Knowledge is Power: The #1 deterrent of substance abuse in teens is PARENTS!
What is Ecstasy? Ecstasy, chemically known as MDMA (3,4-methylenedioxymethamphetamine), is a (psychoactive) stimulant hallucinogenic drug. It is usually sold in pill form ($40/per pill), but is also available in powder form. Because Ecstasy is illegal and, therefore, unregulated, it is impossible for the average user to know what is contained in a “dose.” Pills may contain varying levels of stimulants such as MDA (an amphetamine-speed) or caffeine, or anesthetics such as Ketamine or dextromethorphan. Ecstasy is produced synthetically in (mostly European) labs and smuggled to the US. There is no recognized medical use; it is a federally classified Schedule I drug.
What does Ecstasy look like? Tablets resemble to Smarties candies, coming in many colors, most imprinted with logos/headstamps of crowns, stars, birds, blue dolphins, dragons. Butterflies & Tinkerbells are international symbols for Ecstasy. Users wear T-shirts with the symbol onE, meaning “on Ecstasy.” Ecstasy also sometimes comes in geltabs.
Short term effects: The effects of Ecstasy are felt within 30-45 minutes, peaking after 60-90, and lasting 4-6 hours. The drug produces a massive serotonin (and dopamine) release, resulting in strong feelings of well-being, connectedness to others, and mild dreamy hallucinations. Increased heart rate and blood pressure can lead to seizures. The stimulant effects of the drug enable users to dance for extended periods, which often leads to severely dehydration. Users can experience hyperthermia or dramatic increases in body temperature. This further leads to muscle breakdown and kidney, liver and cardiovascular failure (death). Cardiovascular failure has been reported in some of the Ecstasy-related fatalities. After/hangover effects include sleep-problems, depression, anxiety, dullness and lethargy lasting 2 or more days. Tolerance builds after 10 uses; users “chase the magic.” Because repeat doses have stimulant but no mood effects, addictiveness level is relatively low. This is because serotonin levels take time to rebuild before they can be released again. Overdose signs include panic, vomiting, loss of consciousness, extreme overheating (can result in death), kidney failure, hyponatremia, intravascular coagulation (DIC).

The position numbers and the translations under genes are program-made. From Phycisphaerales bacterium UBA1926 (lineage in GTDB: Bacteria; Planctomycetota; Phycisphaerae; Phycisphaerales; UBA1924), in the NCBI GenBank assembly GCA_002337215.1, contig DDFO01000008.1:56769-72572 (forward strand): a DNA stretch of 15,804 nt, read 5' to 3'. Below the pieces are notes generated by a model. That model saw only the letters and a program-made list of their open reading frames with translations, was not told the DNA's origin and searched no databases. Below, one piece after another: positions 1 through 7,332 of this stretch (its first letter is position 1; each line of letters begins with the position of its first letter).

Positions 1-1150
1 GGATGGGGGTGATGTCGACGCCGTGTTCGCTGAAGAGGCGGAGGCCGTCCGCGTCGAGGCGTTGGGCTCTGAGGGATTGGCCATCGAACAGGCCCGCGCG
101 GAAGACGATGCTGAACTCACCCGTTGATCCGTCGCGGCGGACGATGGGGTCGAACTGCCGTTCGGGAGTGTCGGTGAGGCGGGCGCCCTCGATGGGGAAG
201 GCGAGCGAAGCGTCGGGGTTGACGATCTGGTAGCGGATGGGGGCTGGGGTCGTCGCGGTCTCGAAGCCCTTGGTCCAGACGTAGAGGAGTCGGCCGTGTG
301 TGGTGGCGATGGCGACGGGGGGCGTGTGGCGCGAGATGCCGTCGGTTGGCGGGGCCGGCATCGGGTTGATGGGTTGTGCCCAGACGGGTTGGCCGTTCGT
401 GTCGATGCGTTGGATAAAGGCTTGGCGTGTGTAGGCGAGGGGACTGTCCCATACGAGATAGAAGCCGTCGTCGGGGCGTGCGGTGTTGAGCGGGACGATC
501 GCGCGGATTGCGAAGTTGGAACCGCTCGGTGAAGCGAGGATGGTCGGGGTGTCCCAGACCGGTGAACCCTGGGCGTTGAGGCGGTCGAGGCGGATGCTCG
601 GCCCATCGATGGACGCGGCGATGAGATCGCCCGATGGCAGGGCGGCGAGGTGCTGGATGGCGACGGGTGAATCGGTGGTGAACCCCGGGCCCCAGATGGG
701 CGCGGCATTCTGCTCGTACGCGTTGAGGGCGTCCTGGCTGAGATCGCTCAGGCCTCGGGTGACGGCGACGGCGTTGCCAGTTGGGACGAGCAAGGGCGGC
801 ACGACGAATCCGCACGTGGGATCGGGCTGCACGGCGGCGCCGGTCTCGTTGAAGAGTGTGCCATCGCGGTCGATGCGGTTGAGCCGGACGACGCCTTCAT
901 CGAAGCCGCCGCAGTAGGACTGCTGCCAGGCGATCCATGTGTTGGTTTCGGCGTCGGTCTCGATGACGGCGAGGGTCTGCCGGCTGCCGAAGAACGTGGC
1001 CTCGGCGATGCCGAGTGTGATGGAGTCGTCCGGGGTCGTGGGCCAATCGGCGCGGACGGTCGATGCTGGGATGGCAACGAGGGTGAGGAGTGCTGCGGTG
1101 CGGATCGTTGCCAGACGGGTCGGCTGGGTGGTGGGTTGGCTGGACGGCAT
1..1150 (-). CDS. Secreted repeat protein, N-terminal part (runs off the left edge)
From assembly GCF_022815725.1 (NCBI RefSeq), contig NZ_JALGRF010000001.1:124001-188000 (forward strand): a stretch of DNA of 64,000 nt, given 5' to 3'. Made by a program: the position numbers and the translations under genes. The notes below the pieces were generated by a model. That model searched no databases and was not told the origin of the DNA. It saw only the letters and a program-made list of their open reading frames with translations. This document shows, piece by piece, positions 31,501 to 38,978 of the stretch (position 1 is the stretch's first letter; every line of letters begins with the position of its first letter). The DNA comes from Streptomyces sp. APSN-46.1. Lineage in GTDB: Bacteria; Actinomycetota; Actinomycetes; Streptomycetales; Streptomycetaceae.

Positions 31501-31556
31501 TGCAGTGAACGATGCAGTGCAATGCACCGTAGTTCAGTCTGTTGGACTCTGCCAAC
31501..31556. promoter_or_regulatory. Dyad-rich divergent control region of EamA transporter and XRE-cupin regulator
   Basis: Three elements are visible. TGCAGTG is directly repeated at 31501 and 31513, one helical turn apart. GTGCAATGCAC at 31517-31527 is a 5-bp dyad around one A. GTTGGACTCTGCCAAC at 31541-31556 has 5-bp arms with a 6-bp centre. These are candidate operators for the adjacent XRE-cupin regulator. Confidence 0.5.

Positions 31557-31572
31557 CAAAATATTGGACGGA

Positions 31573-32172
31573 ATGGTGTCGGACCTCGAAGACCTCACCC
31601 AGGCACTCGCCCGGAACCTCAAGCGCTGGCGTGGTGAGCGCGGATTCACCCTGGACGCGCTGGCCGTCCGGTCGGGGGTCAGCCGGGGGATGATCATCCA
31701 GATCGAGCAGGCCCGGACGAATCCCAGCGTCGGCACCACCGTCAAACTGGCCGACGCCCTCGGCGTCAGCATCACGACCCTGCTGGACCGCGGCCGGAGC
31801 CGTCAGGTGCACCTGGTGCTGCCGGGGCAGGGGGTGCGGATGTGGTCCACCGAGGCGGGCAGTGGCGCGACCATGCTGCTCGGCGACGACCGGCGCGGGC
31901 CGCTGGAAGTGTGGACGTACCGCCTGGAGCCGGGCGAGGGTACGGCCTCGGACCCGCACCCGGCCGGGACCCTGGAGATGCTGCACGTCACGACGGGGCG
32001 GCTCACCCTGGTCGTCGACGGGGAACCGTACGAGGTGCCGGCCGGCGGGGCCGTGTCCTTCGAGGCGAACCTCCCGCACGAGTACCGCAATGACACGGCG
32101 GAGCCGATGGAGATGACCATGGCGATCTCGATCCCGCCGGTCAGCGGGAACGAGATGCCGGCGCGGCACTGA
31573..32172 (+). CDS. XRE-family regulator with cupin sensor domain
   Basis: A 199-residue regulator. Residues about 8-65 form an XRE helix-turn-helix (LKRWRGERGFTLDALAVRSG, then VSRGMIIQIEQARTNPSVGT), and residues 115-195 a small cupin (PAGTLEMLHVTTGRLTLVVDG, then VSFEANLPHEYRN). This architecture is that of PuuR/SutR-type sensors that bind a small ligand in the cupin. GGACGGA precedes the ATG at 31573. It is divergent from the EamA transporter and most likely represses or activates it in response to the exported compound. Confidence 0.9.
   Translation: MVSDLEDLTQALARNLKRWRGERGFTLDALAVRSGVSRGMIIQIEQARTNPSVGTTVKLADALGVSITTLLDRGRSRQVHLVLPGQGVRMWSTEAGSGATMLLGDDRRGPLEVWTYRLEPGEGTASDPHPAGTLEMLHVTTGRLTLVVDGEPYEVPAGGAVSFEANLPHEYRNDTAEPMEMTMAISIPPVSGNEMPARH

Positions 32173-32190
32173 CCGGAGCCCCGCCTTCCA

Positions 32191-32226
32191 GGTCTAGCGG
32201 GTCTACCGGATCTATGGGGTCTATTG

Signs of use: Ecstasy users’ pupils dilate, often making them very sensitive to light. Jaw-clenching and tooth-grinding are also observable effects; users may chew gum or bite on something. Senses are heightened, and Ecstasy users often want to intensify the feeling by dancing, talking, and touching. Users often display overt signs of affection, which explains its nickname, the “hug drug.”.
Long term effects: - Repeated use of Ecstasy ultimately may damage the nerve cells that produce serotonin, which has an important role in the regulation of mood, appetite, pain, learning and memory. There already is research suggesting Ecstasy use can disrupt or interfere with memory and long-term cognitive capabilities. Driving accidents are 58% greater than non-drug users.
SLANG – “Club Drug” - Because Ecstasy is popular at Rave parties and dance clubs, enabling users to dance for long periods of time, it is called a “club drug.” Other names for Ecstasy include E, X, XTC, Adam, rolls, candy, enhancements, love drug, hug drug, vitamin E.
Rates of Use - Ecstasy is most popular among 18 to 25 year olds (used by 5% of that US population). High school/middle school data from Monitoring the Future 2009 National Survey re: Ecstasy use are as follows:
12th grade 10th grade 8th grade
% who used in last month 4.2 3.8 1.4
% seeing “great risk” in using once or twice 53 39 25
5 disapproving of using once or twice 86 76 61
% saying “fairly” or “very” easy to get 35 26 14
Sources: www.monitoringthefuture.org, www.beyondzerotolerance.org, www.drugfree.org,